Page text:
Washington DC’s Jewish Film Festival and Jewish Music Festival are joining forces to become JxJ, a multi-disciplinary cultural event encompassing the performing and visual arts that will take place from May 8-26, 2019 in the Nation’s Capital.
The Jewish Film Festival, now in its 29th year, has a great line-up of international films, with premieres, tributes, and events with filmmakers. I’m especially looking forward to 100 Faces, a British film with 100 Jews, one born in each year from 1917-2017.
Here the filmmaker explains the project:
The documentary about Carl Laemmle, founder of Universal Pictures and a major figure in the establishing of Hollywood.
Israel’s biggest box-office hit of 2016, “The Women’s Balcony,” is a warm-hearted film about a close-knit Orthodox community living in blissful harmony until their synagogue literally collapses in the middle of a bar mitzvah. The rabbi’s wife is critically injured and the rabbi becomes depressed and foggy-minded. The men of the congregation are grateful when a charismatic rabbinical student known as Rabbi David (Avraham Aviv Alush), offers to help, bringing along his friends to conduct services and raise money to rebuild the temple. But he proves to be a very divisive figure when he urges the congregation to become more strictly observant, suggesting the men give their wives headscarves to cover their hair. The showdown comes when he tells the women that rebuilding the balcony, where the women sit separate from the men during services, will have to come after the creation of a new torah scroll. The women do not agree.
The details of the setting are fascinating, and while unfamiliar to many in American audiences, the elements of an Orthodox Jewish life are presented in a comfortable, respectful, natural manner. The film is immensely charming in its depiction of the quiet, gentle humanity of the community and the way their commitment to Judaism is reflected in every aspect of their lives. Evelin Hagoel is a stand-out as Etie, a grandmother who leads the rebellion and Yafit Asulin is radiant as a shy young woman who finds love. This is an endearing comedy with some thoughtful insights about the way we find and keep finding the sustaining force of grace in our lives.
Rama Burshtein (“Fill the Void”) is an observant Orthodox Jew who lives in Israel, but she reminds me in our interview that for more than half of her life, she was a secular Jew living in America. “I’m 50 years old. I became religious when I was 27 years old and still have lived more years secular than religious, still am. All my memories, all of who I am, this was not in a religious world.” That is an important part of what makes it possible for her to work with actors and crew who have different levels of religious observance and to relate to the audience for her films as well. While her new film, “The Wedding Plan,” like her first one concerns a young woman’s decision about who she will marry. But “Fill the Void” was set in a deeply religious ultra-Orthodox community, while “The Wedding Plan” characters, like Burshtein herself, are those who have chosen a more observant life as adults. So we see more variation in their practice, some uncertainty and inconsistency but more of a sense of intentionality.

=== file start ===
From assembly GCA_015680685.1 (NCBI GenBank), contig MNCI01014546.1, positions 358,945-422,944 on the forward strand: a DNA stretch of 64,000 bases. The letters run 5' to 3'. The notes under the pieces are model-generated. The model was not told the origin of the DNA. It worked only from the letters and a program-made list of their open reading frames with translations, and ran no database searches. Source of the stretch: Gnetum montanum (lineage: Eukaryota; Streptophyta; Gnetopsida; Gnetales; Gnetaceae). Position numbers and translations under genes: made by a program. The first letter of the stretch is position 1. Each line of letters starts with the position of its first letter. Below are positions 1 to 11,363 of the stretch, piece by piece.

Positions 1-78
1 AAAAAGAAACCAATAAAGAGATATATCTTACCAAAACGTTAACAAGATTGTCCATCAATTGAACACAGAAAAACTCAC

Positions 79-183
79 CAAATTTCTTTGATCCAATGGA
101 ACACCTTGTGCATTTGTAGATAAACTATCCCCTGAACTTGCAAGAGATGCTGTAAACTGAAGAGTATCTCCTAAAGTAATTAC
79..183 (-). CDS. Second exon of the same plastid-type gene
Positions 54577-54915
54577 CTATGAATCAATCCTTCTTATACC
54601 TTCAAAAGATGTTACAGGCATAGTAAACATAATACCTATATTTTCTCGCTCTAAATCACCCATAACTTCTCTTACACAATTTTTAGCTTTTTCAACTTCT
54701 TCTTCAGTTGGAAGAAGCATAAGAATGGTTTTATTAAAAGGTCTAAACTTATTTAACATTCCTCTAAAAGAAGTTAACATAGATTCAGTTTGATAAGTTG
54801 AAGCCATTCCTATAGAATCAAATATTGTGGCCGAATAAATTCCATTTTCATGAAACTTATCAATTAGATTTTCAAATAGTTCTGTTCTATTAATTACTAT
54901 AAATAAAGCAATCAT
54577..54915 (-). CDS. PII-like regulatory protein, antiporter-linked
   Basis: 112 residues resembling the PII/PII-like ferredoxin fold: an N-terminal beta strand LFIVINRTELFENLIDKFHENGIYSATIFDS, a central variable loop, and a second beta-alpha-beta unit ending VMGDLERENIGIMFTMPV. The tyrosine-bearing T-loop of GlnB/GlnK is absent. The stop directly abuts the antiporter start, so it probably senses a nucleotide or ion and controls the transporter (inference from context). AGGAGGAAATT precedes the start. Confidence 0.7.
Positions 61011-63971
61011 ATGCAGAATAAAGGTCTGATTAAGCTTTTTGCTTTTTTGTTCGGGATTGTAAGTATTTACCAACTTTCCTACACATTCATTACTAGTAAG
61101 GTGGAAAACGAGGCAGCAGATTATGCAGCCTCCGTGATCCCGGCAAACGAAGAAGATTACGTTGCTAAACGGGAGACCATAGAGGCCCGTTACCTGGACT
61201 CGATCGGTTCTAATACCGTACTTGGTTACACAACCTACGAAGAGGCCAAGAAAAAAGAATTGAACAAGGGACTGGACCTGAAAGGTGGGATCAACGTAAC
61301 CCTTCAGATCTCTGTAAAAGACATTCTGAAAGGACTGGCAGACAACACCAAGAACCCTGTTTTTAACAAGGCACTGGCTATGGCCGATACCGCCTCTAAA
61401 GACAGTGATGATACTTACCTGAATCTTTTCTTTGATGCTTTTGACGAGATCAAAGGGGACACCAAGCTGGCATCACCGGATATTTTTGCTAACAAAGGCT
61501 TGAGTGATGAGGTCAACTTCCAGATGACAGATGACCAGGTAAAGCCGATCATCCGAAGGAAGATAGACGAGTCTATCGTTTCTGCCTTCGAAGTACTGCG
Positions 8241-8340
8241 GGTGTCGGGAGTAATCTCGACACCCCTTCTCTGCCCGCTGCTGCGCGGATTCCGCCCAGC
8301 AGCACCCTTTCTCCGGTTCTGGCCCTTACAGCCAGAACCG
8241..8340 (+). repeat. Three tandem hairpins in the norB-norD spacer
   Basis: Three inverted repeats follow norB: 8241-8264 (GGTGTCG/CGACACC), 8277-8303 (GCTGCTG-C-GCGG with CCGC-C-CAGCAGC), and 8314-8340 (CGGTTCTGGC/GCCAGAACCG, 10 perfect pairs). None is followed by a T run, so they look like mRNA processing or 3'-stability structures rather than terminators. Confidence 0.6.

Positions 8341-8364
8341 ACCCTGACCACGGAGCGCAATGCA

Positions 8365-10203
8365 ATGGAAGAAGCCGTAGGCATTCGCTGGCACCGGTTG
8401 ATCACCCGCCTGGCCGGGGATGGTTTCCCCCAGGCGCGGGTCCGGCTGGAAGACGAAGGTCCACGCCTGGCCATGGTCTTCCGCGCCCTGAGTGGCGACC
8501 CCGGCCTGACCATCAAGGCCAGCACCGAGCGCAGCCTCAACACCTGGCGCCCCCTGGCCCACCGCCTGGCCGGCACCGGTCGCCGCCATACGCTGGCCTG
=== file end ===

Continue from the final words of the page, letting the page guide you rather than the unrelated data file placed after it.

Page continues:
The central character is Michel, played by Noa Koler in an award-winning performance of stunning intelligence and sensitivity in her first lead role. “This character is very, very complicated because she is supposed to make you laugh and cry at the same time, and it’s very complicated for any actress and… So it’s like you can’t discover anyone at that age so good but it’s not true, because Noa, she’s an actress in Israel, she played in the theatre. Everyone knows that she is talented. Nobody gave her a leading role. Ever. At the age of 35. And she’s like a genius. She is extremely talented, It’s like, I’m telling you there is no way to compare anything that she does in an audition than to other very professional actresses–good actresses. She has something that few people have in the world.” Burshtein said one of her most important roles as a director was to show Koler that she had confidence in her. “When I believed a hundred in her then she believed a hundred. But if I believed eighty, she would believe zero. Everyone around me didn’t think I’m doing right. Everyone was trying to convince me not to take her. Everyone knows that she is talented. People didn’t think that she could handle a role where all those nice guys want her. She is like the neighbour’s daughter, she’s not not Julia Roberts in ‘Notting Hill.’ You have to believe that Oz Zehavi, the guy that plays Yos, who is like a big star in Israel, that he would go for her. But I know that at the end when someone is so sincere and like the model of truth, this is what you fall in love with at the end. Even a rock star, that what you fall in love with, you don’t fall in love with a pretty face. We don’t fall in love with a pretty face, that was part of me saying that because today nobody is even asking that question. Nobody thinks that it’s unreal that he wants her.” Making that believable is very important because it helps Michal truly understand that she is lovable. “It’s like ‘La La Land,’ says Burshtein. “She brings this thing out and it suddenly all the actions are opened. She believes that the sky is the limit. It’s an energy shows in her and that brings a lot in.”